Mastering the art of time management requires a sharp mind fully dedicated to the ultimate goal.

For online students, that could be graduation or a new career. For full-time workers, it might be a promotion. For military service members, the goal could be protecting this great country. These scenarios place a heavy emphasis on time management skills along the path to success.

Identifying what not to do may help with creating the initial blueprint for an effective time management schedule. Avoid these five examples that could get you in trouble (and instead focus on the positive alternative):

1. Using post-it notes for every task.

This tip is not to suggest post-it notes are ineffective. It's simply meant to suggest avoiding post-it note overload (using the man in the picture above as an example of the chaos too many post-it notes can cause).

How to correct it: Invest in a calendar or task notebook, either online or the old-school pen-and-paper style. Keeping your tasks in a more centralized location will make your reminders for school and work cleaner, neater and more organized. This will lead to a clearer plan of attack for specific assignments, and you'll be much more likely to complete them in a timelier manner.

2. Project jumping.

Jumping back and forth between assignments in short spurts limits productivity. This is not to dissuade you from working on more than one project in a given day. However, working on two or three projects in the same hour, for instance, will not result in your best effort.

How to correct it: Instead, schedule a specific amount of time of the day to solely work on a given assignment. You will limit interruptions, accomplish more and improve your quality of work with this approach.

3. Pulling all-nighters.

Working on a sizeable project in one day or night is one of the more counterproductive ways to spend your time. Just because you have an entire day available doesn't mean you should count on having the entire time to complete assignments. You never know what may come up that day, or where your presence could be unexpectedly required. The quality of your work will show (and it won't be good) for students who pull all-nighters.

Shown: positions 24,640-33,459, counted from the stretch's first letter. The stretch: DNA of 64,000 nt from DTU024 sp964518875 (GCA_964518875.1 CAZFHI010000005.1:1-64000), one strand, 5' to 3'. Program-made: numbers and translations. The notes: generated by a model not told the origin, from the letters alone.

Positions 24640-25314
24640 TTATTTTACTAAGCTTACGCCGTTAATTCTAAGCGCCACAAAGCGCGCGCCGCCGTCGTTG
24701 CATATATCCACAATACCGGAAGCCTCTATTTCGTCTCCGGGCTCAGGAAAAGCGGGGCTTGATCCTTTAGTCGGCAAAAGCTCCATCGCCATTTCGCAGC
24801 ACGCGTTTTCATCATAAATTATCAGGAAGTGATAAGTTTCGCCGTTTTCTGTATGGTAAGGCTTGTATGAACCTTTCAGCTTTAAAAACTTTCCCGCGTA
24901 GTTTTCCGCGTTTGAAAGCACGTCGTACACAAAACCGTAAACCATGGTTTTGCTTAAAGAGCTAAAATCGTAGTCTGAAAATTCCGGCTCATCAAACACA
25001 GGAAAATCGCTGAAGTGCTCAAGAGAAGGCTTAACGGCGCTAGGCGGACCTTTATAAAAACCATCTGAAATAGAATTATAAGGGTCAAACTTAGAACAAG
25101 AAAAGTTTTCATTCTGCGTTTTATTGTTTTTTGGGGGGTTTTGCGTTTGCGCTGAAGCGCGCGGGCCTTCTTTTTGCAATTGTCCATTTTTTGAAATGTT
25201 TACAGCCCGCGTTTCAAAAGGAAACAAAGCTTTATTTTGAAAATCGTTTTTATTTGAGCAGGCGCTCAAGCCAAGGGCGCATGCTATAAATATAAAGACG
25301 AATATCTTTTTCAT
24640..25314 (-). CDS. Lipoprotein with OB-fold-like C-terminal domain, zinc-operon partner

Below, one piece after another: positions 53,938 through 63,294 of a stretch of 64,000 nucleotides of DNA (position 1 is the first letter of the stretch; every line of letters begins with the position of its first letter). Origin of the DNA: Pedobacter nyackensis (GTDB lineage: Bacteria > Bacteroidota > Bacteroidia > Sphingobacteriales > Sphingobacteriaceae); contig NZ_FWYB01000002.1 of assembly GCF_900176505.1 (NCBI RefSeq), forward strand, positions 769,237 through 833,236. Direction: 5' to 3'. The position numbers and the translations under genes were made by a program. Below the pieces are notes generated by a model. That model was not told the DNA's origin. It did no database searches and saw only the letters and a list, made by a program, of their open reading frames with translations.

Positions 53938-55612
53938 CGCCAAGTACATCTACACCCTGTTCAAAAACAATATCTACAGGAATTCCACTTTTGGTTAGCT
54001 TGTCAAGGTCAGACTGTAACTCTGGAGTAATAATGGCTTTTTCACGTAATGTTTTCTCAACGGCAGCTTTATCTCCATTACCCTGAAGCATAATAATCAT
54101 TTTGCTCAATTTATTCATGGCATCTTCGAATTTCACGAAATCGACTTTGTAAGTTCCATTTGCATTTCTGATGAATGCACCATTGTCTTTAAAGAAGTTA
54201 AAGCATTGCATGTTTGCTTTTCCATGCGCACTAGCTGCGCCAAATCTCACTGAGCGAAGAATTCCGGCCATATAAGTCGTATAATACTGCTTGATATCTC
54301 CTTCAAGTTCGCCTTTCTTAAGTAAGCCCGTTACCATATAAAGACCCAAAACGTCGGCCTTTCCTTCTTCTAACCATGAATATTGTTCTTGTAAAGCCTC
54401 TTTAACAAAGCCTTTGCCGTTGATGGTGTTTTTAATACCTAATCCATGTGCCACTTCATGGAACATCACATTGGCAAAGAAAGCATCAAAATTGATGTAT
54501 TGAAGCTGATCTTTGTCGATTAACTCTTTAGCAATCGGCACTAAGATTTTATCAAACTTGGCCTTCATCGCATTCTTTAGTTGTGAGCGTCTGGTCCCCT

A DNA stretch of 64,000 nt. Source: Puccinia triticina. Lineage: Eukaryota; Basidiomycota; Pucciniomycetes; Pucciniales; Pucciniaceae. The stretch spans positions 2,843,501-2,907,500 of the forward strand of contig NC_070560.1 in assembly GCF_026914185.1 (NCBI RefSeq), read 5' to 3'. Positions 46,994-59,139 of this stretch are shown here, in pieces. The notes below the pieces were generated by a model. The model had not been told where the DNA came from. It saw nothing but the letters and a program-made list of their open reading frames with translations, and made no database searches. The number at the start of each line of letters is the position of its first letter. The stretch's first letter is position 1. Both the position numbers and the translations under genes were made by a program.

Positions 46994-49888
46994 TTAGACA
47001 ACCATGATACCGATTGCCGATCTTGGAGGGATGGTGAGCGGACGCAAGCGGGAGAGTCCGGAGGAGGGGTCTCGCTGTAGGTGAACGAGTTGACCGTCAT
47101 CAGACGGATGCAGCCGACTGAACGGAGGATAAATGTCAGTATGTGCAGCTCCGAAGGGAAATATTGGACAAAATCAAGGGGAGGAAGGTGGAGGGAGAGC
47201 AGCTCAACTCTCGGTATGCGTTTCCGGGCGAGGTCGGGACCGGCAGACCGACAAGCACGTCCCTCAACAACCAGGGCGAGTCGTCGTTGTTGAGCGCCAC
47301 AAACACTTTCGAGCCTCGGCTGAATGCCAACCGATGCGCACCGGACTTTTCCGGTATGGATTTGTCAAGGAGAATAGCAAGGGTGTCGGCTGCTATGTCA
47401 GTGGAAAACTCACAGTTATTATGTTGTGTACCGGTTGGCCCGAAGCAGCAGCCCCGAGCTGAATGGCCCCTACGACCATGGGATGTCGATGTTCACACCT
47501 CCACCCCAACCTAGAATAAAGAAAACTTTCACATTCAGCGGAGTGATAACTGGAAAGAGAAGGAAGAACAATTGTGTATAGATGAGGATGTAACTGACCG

How to correct it: Work ahead as much as possible. Focus on completing several smaller tasks in digestible nuggets, instead of the entire project in one swoop.

4. Watching too much TV.

Consider that the average American spends 34 hours per week watching TV, according to Nielsen statistics. It's easy to become distracted by TV and/or video games. It would be unrealistic to eliminate TV from your schedule, but try to limit the amount of TV you watch, especially when assignments are due.

How to correct it: Start slow. Cut the amount of time you watch TV by five minutes per day. It may not seem like much, but that's 35 minutes a week that you could spend on other priorities. If you're working on an assignment or project, it's best to either turn off the TV or work from a place with fewer distractions.

5. Underestimating the importance of sleep.

The amount of sleep you get each night can have a direct impact on your focus the next day for assignments. Don't forget about the importance of sleep!

How to correct it: Set an alarm, if necessary, for a time when you should start getting ready for bed. This will prohibit you from staying up too late and not getting enough sleep.

Check out Grantham University's latest video series below for additional time management techniques:

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